Click on IMG above to see two letters and an article published in the JT. I respond to all three of these below.
1. (Main article) Here, a Cedar Vale ex-dairy farmer weighs into something he knows little about. Again we read the furphy, ‘ Farmers are under strict (chemical) control’ and ‘(The Chemicals) do get airborne … but it doesn’t (get into drinking water)’. Again, no evidence, just the same old assertions. Perhaps Mr Thompson would like to prove this by coming over to Greenbank and sampling the tank water my neighbour’s family had to stop drinking after it made them all sick. This tank is barely 15 metres from the igloos. The spray hits their roof, then washes into their water supply.
Mr Thompson, the Intensive Agriculture (or ‘Protected Horticulture’) operations we are objecting to so close to our homes bear no resemblance to your dairy farm – these are not ‘farms’ at all, but an intensive industrial activity on very small acreage lots with very poor soils that require large amounts of chemicals and fertilisers to be profitable. Even the chemical manufacturer’s guidelines make it clear the Chlorpyrifos is dangerous to human health and should not be used near humans, pets or homes.
Your argument is specious. The difference between a large open farm and this type of small-lot intensive agriculture is like the difference between a person working on their car in their garage, and deciding to operate a panelbeating shop. The latter, like Intensive Agriculture, in noxious, noisy and unacceptable in a residential area.
2. Thankyou to Douglas Higgins for confirming our point. Organophosphates were used to kill people in wartime – whether soldiers of prisoners is irrelevant – these chemicals are toxic and injurious to human health. Further, you provide disturbing anecdotal evidence of deaths occurring in the past due to misuse – by farmers – of these chemicals. We can testify to ongoing chemical misuse in our neighborhood – sickness in humans, dead pets and domestic fowl, and wildlife dieoffs all point to this. Really, with supporters like you, the intensive agriculture operators don’t need enemies, do they? All you have done is confirm what we have been saying all along.
And why, I ask, do you think residents should pay for blood tests? Council, and farms, have a duty of care to not jeopardise our safety; we should not have to undergo expensive medical procedures as a result of Council’s or our neighbours’ negligence. It’s bad enough that so many residents have reported adverse health events that they believe to be pesticide related. (See the page of objections to the 51-63 Harvest Rd Material change of Use DA.)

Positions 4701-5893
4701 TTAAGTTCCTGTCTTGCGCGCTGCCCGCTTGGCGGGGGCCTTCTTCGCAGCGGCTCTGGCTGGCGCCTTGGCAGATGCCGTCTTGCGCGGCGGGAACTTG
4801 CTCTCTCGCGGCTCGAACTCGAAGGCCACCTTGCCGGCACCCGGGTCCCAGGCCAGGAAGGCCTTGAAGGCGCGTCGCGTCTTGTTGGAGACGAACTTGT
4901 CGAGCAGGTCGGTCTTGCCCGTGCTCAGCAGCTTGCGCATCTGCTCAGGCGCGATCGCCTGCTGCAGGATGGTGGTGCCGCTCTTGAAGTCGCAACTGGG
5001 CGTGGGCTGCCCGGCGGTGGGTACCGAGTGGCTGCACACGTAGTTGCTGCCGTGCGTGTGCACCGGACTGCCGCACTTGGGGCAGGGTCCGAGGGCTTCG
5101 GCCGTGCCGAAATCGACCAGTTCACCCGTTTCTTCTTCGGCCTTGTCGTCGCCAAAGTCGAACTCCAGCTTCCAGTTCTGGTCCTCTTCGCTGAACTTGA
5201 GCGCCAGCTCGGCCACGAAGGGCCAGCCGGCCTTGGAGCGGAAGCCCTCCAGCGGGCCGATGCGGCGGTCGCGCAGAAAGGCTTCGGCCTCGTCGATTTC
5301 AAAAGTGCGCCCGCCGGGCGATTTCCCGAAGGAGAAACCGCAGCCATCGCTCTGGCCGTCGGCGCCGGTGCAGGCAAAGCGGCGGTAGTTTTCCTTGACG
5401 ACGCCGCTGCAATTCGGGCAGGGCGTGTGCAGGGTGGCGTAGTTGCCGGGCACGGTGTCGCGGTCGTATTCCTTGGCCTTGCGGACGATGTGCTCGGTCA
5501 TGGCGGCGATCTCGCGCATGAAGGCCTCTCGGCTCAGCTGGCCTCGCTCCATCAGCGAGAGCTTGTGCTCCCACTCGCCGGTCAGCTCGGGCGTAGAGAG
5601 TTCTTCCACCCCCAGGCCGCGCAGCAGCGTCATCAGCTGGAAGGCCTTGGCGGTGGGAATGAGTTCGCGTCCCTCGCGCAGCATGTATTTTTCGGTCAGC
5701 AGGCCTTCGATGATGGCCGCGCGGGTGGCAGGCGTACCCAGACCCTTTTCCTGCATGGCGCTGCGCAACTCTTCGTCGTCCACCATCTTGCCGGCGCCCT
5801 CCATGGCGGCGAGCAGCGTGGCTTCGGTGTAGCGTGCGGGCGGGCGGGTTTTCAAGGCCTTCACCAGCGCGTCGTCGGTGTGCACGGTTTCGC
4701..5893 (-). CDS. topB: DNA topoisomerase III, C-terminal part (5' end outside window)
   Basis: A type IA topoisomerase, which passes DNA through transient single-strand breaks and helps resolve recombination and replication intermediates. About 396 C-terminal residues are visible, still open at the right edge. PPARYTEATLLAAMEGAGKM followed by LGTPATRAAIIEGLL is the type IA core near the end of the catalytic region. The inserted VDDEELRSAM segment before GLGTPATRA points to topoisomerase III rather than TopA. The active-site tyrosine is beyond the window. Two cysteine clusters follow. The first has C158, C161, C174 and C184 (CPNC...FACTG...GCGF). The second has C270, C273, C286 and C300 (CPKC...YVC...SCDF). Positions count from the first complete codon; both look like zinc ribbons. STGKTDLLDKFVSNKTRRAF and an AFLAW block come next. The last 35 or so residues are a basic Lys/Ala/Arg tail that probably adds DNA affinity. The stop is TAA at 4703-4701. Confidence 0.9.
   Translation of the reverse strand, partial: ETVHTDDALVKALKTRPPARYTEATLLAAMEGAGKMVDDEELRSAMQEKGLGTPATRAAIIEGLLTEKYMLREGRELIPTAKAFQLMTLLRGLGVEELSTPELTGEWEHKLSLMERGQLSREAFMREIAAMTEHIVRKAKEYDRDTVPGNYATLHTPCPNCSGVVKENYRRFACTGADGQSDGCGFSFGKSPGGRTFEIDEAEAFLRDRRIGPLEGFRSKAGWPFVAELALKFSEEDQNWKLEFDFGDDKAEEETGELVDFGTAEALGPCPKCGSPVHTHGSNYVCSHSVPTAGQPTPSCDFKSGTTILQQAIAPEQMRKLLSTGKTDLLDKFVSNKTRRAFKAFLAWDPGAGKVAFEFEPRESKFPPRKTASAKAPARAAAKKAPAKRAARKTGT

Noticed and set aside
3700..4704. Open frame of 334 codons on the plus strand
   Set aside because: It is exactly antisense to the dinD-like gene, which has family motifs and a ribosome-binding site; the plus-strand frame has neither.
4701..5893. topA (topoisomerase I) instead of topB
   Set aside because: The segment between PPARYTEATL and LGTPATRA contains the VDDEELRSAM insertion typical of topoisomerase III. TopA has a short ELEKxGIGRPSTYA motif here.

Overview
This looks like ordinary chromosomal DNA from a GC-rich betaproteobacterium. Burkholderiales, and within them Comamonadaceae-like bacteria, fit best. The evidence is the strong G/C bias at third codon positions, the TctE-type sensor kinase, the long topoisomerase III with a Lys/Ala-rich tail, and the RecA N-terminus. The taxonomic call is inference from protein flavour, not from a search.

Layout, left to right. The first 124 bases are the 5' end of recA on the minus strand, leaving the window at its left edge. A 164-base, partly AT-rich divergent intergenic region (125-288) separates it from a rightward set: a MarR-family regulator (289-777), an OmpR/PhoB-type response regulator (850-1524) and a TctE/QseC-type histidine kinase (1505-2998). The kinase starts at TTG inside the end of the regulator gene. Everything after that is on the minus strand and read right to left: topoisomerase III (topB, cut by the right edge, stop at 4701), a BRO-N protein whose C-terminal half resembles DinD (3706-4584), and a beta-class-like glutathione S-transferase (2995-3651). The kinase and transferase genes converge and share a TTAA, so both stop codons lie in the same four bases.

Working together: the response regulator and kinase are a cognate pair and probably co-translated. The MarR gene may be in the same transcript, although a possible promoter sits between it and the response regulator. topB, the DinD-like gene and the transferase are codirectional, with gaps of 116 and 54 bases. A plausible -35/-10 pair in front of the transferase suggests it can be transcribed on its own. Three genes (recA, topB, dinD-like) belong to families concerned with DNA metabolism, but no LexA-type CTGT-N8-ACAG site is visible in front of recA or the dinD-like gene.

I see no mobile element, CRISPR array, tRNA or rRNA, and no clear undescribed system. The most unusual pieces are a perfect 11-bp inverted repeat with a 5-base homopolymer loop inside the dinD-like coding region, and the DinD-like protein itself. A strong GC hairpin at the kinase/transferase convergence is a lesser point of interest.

Also, I’d like to point out that noone has ever said that birds had been deliberately poisoned by farmers; we simply pointed out that these dieoffs have happened immediately after spraying, something those of us who live near to these ‘farms’ have observed many times. Plenty of the supporters of these noxious farms have, however, consistently accused residents of this with ABSOLUTELY NO PROOF.
3.Growcom CEO Alex Livingstone is SIMPLY WRONG here. This area of Greenbank has been rural residential for over 30 years. Any farms that did exist here in the past were open farms. The proliferation of igloo-style protected horticulture here in the past ten years bears NO RESEMBLANCE to the farms of old. They are an intensive, industrial land use that is not compatible with safe rural living. I daresay Mr Livingstone’s opinions would be quite different if he had to live with one of these noxious ‘farms ‘ right next to his bedroom window!
Click on the above link to read my published response (Hallelujah!) to the personal attacks and misinformation being spread by Mr Livingstone and Cr Pidgeon and their supporters. Here’s a sample:
‘They spray, then birds die. Simple. Observable. Obvious. Attacking the residnets for speaking these truths does not make them any less true. It’s about time the people who live here were afforded some respect …’
It took a full day of emailing back and forth with the editor to get this letter published. He did not like my suggestion that he had rolled over in the face of corporate pressure. But I did point out that the JT had ignored my previous five attempts to respond to some of the provocative claims they have published from the likes of Mr Livingstone (who has had letters published every week for some time now in which he lectures the residents as though they are children). Note that everyone – except for we residents – involved in this debate holds a paid position in farming, media or government sectors, and NONE of them live in Greenbank.